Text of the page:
Making music during exercise elevates mood

By Casey Frye, CCNN Writer

gym exercise
Listening to music and working out can’t compare to composing and exercising.

Plenty of people enjoy listening to music while they exercise, even going so far as to make a specific playlist with their favorite songs. Well, they should spend less time listening to it and more time making it, since a new study finds it’s a great way to improve mood.

In order to conduct their study, the researchers created a special workout machine which allowed users to exercise and conduct music at the same time. They named their machine “jymmin” – a combination of the words “jamming” and “gym.”

From there, the researchers took volunteers and divided them into two groups: one that would work out on a regular machine while listening passively to music and another that would use the jymmin machine.

Then, after exercising for 10 minutes, the two groups would switch activities.

According to the results of the study, the participants who made music while they exercised reported feeling much happier compared to the other group. In fact, this happy mood continued even after they switched activities and passively listened to music. It worked the other way as well. “When the participants worked out as usual while listening passively to music and then switched to jymmin, their mood improved dramatically,” explains Thomas Fritz, who was involved in the study.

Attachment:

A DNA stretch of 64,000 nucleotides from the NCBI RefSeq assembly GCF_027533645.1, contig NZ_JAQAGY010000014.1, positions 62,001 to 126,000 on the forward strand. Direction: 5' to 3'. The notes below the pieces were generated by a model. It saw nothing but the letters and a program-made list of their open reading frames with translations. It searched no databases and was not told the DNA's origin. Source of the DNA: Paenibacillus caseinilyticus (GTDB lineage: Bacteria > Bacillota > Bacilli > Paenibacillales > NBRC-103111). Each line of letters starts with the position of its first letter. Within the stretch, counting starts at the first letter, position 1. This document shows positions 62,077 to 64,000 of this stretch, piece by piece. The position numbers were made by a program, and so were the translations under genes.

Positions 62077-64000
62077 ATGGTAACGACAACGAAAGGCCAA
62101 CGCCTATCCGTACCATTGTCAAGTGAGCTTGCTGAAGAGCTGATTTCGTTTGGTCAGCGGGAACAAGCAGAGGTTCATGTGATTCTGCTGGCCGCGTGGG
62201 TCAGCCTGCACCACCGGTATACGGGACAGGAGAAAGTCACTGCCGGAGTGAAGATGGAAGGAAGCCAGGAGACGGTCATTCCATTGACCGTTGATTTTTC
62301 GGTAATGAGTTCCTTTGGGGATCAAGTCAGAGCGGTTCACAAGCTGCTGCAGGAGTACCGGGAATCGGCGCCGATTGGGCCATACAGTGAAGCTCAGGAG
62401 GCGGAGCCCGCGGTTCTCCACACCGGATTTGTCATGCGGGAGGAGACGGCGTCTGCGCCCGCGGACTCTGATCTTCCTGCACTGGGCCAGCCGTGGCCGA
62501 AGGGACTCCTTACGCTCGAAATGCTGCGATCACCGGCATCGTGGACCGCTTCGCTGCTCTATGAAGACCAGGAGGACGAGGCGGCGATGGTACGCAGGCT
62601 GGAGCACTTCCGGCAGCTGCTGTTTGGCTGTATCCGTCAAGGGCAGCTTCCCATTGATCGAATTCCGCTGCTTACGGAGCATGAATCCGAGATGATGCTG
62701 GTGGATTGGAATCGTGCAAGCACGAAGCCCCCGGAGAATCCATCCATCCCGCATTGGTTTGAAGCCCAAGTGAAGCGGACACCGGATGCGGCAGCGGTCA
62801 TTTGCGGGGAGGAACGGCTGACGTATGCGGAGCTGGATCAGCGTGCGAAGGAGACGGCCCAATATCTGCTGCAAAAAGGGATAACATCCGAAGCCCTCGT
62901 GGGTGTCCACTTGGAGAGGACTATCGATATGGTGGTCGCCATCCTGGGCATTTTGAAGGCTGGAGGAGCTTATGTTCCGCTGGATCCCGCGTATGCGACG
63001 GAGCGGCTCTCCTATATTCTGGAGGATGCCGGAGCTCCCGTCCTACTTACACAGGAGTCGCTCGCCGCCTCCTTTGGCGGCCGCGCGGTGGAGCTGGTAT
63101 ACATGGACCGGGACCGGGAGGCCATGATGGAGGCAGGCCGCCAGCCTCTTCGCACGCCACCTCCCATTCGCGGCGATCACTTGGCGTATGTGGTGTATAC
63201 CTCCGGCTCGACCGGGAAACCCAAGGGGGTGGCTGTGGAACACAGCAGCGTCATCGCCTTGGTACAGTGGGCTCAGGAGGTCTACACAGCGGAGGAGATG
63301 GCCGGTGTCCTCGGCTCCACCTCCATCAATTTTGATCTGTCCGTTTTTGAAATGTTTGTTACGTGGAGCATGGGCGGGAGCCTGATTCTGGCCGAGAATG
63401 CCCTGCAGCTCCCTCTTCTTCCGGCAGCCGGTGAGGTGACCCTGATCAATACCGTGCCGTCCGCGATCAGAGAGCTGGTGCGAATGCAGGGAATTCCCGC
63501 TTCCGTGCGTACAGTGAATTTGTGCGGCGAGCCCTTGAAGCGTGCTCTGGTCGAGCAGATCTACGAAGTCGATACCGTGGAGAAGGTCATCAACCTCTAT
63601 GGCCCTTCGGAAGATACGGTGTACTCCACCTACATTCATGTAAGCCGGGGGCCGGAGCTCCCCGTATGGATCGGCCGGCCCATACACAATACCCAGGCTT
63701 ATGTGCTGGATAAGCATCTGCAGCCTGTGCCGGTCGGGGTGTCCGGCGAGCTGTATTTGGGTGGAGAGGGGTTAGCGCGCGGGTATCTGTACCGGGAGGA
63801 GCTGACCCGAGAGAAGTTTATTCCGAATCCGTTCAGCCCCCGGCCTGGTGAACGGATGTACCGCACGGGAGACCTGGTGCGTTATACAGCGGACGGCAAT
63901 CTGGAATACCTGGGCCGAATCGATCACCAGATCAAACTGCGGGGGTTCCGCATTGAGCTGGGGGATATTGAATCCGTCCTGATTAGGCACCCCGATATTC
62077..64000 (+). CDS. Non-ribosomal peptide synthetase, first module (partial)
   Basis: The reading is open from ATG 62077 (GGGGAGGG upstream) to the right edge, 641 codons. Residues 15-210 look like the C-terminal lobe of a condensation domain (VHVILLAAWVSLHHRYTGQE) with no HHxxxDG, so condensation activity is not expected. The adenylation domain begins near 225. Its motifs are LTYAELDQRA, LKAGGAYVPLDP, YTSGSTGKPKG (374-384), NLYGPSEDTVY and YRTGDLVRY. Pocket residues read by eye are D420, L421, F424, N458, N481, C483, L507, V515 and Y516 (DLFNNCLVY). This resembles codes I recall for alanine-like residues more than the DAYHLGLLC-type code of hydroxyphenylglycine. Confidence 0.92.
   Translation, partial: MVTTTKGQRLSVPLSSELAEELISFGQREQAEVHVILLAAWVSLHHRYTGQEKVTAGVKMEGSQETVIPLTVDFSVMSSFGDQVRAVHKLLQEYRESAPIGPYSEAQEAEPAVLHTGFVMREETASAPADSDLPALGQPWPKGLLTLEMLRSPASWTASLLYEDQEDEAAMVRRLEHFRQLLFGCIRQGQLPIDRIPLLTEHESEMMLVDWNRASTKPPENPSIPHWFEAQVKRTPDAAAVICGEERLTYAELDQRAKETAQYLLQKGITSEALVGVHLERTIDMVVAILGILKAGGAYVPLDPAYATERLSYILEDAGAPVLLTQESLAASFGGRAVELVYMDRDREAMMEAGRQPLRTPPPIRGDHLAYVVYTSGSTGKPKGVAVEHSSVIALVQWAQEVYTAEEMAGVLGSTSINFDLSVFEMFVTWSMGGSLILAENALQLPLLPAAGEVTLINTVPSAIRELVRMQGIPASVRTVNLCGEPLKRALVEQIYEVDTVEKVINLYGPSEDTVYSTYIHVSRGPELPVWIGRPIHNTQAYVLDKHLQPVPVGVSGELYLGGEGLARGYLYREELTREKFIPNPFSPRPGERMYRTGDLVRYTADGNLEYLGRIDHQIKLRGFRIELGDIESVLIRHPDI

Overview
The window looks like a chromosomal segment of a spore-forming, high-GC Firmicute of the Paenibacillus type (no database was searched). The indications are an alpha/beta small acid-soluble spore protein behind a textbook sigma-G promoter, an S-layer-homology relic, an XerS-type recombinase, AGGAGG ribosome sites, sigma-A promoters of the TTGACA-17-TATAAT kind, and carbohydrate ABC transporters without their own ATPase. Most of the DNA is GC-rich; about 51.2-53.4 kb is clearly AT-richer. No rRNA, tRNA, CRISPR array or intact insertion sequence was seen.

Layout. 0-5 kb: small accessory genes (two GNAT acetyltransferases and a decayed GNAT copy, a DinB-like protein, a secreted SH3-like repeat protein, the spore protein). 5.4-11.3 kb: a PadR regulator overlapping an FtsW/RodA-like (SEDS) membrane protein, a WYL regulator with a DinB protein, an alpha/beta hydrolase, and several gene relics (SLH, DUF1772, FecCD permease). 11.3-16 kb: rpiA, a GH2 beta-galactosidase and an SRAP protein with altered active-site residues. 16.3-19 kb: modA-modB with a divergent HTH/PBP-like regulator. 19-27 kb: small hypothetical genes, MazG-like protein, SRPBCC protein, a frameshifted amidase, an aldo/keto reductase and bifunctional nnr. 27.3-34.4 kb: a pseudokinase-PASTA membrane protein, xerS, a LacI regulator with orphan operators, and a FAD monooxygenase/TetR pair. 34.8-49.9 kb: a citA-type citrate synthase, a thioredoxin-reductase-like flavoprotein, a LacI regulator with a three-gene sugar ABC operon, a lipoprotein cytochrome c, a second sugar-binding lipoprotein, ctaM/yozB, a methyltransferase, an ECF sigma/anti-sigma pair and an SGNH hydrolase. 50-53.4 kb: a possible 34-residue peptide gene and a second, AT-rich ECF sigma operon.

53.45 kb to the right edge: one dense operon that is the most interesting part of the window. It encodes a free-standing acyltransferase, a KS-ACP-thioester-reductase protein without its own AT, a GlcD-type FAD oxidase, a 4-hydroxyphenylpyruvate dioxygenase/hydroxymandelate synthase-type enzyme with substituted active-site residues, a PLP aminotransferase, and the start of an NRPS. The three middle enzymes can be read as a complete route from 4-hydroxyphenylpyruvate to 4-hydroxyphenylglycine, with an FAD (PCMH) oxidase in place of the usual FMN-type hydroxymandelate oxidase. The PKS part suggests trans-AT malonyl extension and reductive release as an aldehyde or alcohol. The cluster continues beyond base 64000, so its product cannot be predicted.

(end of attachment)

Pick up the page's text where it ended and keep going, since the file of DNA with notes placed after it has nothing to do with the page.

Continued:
The researchers believe these positive feelings are due to endorphins – hormones that make a person feel good. For example, these are the hormones that give you the good feeling after eating, receiving a gift, or watching a funny movie. In fact, now the researchers believe they can use this machine and method to help out people who aren’t feeling too happy. “As a result,” said Fritz, “we now want to investigate how we can use music to treat such conditions as motivational deficits and depression.”

Featured image courtesy of Photosteve101 on Flickr. Image of treadmills courtesy of Hector Alejandro on Flickr.